FYI

This doesn't mean you lie to a kid and tell them they are playing great when they are not. Focus on what they can control.
On a play in the field

1. We're they in the proper position
2. How were their mechanics on fielding the ball
3. Did they make the right decision on where to go with the ball
4. How were their mechanics throwing the ball
5. If there was error, what was their reaction, did they go where they needed now that the play progressed to a new situation

If they do all 5 of these wrong then your a bad coach :). If not praise what they got right and discuss (not yell) what they can do better when you have an opportunity, maybe that's right away, maybe it's in between innings, maybe it's after the game in private, it depends on the kid and what kind of reinforcement they respond best to.

IMO what causes unforced errors is fear. Fear of being criticized, Fear of injury, Fear of failure. You need to minimize the fear of being criticized as a coach. I.e. player feels criticism will be fair and designed to instruct, not hateful or angry. Then you need to get them to understand that failure is part of the game and doesn't need to be feared, just understood. Every hit is a failure to the defense, every out is a failure for the offense, the game can't be played perfect only well. Fear of injury is the hardest to deal with and depending on where it's occurring you have to set up non-threatening situtaions to mimic it and hope to mitigate those fears through repetition. Once kids relax and play in a fearless manner you get IMO the best play that they have in them.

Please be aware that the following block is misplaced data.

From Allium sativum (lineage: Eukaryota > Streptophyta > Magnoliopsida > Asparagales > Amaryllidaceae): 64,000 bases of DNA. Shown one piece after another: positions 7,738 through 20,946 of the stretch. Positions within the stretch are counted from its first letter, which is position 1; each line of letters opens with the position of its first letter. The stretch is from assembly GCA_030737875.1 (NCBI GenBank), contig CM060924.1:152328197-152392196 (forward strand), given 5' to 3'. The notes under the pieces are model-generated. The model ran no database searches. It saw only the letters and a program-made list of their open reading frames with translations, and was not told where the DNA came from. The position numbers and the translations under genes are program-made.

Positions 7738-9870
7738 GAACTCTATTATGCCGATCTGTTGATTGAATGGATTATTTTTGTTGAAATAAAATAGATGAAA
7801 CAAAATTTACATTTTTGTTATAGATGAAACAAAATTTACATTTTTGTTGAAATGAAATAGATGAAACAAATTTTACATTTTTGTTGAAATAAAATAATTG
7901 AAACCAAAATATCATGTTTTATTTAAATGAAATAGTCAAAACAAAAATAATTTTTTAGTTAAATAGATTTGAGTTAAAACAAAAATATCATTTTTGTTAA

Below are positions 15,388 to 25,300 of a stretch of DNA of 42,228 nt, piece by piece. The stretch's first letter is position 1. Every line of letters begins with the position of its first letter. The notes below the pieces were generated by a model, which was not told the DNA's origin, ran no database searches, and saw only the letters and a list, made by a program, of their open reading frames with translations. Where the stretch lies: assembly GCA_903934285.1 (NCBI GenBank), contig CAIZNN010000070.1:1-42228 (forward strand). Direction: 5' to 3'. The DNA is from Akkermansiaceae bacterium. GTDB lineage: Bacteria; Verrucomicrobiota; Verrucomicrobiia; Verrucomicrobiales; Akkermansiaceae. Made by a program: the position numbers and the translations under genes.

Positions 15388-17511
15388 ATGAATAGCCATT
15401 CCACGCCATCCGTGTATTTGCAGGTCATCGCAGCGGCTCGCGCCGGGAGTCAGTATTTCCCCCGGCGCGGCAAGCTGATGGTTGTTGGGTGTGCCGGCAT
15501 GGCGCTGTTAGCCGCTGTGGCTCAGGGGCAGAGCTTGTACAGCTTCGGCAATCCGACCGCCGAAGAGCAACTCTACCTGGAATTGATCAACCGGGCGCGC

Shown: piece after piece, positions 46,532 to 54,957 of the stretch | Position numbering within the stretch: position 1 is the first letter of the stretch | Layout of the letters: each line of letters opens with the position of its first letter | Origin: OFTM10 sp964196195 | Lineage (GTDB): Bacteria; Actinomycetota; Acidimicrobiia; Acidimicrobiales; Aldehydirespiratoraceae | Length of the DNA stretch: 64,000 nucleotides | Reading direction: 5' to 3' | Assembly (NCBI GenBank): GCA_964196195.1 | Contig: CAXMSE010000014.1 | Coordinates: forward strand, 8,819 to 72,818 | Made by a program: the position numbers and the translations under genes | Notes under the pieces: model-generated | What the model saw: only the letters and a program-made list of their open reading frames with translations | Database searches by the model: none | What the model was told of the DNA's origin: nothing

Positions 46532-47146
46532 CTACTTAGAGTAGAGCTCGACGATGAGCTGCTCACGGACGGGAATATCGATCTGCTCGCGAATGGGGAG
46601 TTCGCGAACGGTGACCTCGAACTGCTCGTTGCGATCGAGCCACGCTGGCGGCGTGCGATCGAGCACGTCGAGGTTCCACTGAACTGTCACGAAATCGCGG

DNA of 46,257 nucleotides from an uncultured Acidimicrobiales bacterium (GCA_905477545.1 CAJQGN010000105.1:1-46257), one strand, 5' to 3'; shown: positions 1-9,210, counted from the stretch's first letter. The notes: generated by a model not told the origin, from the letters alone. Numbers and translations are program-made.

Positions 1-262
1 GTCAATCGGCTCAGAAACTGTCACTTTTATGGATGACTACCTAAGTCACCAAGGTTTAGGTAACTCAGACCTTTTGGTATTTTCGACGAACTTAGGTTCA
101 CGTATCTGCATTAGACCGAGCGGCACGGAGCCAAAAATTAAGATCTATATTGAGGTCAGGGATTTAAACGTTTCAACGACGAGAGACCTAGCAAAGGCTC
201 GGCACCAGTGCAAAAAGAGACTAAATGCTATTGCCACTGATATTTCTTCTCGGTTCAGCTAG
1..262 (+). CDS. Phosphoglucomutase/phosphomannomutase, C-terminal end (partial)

obbay

Banned
Aug 21, 2008
2,201
0
Boston, MA
Thank you!
Both of you have provided some excellent info and have given me a framework I can work within.

I have worked with players having fear of injury, but never considered fear of failure!